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Back in August we reported on the Competition Commission’s (CC) provisional decision regarding the supply of audit services to large UK companies in our post – The Big Four – will the competition commission succeed in widening the supply chain? At the end of its investigation into the statutory audit services market, the CC released its final report on 15 October 2013.

The report deals primarily with two key aspects:

  • it highlights the different aspects that contribute towards its anti-competitive nature; and
  • it outlines a set of remedial actions that are to be taken in order to combat anti-competitiveness.

Remedies

The remedies set out in the report, by and large, reflect the list of proposed remedies published by the CC back in July 2013. However, there are some notable changes to be introduced to market practice.

1. Borrower’s obligation to tender

FTSE 350 companies are required to put their statutory audit needs out to tender at least once every ten years. However, the CC still recommends tendering every five years to improve competition in the marketplace.

2. Review & report

The Financial Reporting Committee (FRC) will be involved in the frequent review of every audit engagement in the FTSE 350 (on average every five years). They will then be required to report their findings to the relevant company’s shareholders.

3. Prohibition of ‘Big four clauses’

Probably of most interest to finance lawyers, the CC has passed an order prohibiting the inclusion of provisions in loan agreements that seek to limit or restrict the list of auditors that a company can choose from.

This ban on so called ‘big four clauses’ applies to all loan agreements, including bilateral and syndicated loan agreements, and will apply to agreements with all borrowers. Notably, the order does not cover prospectuses relating to bond issues which sees a change from initial proposals.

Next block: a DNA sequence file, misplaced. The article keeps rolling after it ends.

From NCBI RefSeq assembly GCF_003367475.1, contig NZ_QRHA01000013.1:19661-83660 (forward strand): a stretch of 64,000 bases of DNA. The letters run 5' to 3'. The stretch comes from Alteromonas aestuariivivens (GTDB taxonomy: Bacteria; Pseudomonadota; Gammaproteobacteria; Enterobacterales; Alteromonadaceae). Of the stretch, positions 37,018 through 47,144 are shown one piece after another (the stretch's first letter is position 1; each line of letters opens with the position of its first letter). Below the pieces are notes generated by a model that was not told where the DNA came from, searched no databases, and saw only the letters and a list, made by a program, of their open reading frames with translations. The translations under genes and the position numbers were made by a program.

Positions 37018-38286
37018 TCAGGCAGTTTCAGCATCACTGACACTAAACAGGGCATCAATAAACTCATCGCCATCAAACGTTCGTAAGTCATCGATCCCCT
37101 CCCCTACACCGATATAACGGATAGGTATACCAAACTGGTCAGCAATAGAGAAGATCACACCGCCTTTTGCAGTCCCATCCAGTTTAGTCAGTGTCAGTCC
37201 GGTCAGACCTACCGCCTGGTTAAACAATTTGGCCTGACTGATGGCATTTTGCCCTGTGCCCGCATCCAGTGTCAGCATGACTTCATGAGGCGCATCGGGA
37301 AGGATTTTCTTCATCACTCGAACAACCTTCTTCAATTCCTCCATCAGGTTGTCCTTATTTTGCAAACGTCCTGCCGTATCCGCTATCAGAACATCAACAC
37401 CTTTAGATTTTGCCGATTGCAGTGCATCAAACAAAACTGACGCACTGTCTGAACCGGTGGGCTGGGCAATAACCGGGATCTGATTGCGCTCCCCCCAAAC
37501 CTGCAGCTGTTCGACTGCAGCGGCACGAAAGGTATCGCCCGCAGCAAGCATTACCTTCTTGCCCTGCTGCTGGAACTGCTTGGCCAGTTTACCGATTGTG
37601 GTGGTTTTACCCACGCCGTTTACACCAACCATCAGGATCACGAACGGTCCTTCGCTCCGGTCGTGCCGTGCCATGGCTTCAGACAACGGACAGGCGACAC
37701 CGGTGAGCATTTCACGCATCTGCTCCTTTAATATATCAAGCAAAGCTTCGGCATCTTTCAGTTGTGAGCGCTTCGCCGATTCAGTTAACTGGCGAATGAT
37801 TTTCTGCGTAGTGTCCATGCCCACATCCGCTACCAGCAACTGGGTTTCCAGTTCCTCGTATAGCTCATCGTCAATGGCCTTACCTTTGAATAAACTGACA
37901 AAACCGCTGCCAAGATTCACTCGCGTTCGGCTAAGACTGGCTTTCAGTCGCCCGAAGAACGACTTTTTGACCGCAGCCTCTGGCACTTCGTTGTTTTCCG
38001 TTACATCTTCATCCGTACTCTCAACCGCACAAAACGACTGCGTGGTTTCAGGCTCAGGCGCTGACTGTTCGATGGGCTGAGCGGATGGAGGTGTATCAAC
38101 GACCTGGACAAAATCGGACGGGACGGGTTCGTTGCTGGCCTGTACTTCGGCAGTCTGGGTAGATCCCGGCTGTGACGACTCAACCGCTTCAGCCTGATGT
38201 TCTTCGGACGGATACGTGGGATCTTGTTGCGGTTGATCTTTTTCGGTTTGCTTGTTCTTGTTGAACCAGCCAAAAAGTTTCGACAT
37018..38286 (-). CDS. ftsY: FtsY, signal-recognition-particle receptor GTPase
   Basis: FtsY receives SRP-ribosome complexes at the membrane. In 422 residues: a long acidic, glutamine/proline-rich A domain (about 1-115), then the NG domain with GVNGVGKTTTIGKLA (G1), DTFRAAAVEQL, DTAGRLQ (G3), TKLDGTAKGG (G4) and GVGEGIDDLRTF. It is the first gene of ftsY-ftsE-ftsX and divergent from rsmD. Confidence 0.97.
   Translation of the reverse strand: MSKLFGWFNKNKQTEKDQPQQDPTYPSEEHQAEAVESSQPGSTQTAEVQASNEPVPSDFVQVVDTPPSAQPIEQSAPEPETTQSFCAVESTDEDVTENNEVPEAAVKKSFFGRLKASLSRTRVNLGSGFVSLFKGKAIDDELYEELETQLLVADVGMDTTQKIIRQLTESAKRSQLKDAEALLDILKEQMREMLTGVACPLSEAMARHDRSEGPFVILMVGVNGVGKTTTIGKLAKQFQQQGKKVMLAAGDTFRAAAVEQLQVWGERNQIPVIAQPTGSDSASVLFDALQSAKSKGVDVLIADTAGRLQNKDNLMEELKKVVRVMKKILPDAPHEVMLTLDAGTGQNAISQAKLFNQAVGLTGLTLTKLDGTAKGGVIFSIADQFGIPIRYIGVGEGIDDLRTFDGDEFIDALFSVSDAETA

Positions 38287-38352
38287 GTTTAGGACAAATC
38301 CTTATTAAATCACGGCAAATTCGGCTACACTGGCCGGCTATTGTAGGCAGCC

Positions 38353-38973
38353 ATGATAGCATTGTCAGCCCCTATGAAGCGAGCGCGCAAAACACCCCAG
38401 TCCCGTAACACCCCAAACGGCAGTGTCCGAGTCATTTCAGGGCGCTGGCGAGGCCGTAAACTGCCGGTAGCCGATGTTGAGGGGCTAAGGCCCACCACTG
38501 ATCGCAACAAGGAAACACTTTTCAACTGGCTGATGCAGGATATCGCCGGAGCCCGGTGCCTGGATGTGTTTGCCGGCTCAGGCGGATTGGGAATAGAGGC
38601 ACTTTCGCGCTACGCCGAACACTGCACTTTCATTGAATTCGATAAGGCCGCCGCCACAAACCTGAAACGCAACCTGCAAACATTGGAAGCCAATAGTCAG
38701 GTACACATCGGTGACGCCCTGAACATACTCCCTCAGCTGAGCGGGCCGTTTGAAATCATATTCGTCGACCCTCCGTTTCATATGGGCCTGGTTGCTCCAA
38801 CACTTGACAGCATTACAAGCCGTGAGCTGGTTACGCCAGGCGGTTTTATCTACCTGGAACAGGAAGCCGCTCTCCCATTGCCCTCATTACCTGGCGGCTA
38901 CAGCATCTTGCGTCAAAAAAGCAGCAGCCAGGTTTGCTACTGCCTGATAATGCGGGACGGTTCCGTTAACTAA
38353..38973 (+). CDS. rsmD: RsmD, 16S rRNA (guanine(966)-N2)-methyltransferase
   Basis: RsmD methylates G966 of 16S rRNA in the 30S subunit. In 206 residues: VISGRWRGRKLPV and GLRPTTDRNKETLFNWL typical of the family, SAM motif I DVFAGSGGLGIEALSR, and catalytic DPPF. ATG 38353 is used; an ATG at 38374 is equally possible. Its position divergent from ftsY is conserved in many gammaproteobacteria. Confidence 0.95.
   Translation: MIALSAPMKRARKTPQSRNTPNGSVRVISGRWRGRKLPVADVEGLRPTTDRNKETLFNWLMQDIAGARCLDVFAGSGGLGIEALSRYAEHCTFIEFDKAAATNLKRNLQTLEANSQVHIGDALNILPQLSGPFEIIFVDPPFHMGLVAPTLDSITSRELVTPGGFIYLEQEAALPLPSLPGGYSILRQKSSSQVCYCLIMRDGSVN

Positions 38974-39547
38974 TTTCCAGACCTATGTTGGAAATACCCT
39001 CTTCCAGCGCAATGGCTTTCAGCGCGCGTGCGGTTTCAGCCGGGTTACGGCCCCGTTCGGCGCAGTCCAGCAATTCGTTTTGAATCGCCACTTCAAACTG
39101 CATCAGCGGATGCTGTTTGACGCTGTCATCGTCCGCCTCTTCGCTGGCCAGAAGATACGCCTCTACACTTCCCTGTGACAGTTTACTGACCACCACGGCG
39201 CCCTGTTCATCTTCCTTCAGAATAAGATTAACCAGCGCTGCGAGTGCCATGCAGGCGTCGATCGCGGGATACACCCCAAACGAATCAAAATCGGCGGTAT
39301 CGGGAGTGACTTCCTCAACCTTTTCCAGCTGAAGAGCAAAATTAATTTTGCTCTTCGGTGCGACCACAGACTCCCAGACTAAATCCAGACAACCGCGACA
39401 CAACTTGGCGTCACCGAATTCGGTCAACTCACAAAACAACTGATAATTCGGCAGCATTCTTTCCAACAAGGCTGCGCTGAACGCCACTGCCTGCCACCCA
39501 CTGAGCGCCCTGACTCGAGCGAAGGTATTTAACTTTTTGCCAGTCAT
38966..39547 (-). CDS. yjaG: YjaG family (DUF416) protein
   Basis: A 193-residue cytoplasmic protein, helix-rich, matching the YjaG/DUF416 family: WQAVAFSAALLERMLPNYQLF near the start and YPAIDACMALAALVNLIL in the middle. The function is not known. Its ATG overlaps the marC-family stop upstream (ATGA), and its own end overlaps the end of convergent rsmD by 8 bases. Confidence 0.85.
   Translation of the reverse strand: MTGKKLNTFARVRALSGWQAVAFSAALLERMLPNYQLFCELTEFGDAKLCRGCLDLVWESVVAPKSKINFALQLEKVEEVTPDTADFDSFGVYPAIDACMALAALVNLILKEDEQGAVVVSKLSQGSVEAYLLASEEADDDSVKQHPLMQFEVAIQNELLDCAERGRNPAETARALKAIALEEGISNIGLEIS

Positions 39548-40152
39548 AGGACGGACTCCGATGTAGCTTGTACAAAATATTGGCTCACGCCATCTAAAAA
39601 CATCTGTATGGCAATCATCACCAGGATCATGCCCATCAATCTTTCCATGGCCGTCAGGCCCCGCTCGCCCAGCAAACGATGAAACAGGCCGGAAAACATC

The order does allow for a caveat to the rule where an ‘objectively justified’ criteria can be met. This includes appropriate skills and geographical range as factors but does not extend to reputation.

This order will only apply to agreements entered into on or after its effective date. Accordingly, the CC has made a recommendation to the Loan Market Association (LMA) that it amend its current leveraged loan agreement template to reflect these changes.

Going forward

The is an attempt by the CC to increase competition in the audit market and reduce barriers to entry into it. Whether their proposed remedies will have the desired effect is yet to be seen.  However, with a further investigation underway by the European Union and mandatory switching of auditors still a possibility, this may only be phase one of the competition based changes to this market.


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This blog is intended only as a synopsis of certain recent developments. If any matter referred to in this blog is sought to be relied upon, further advice should be obtained.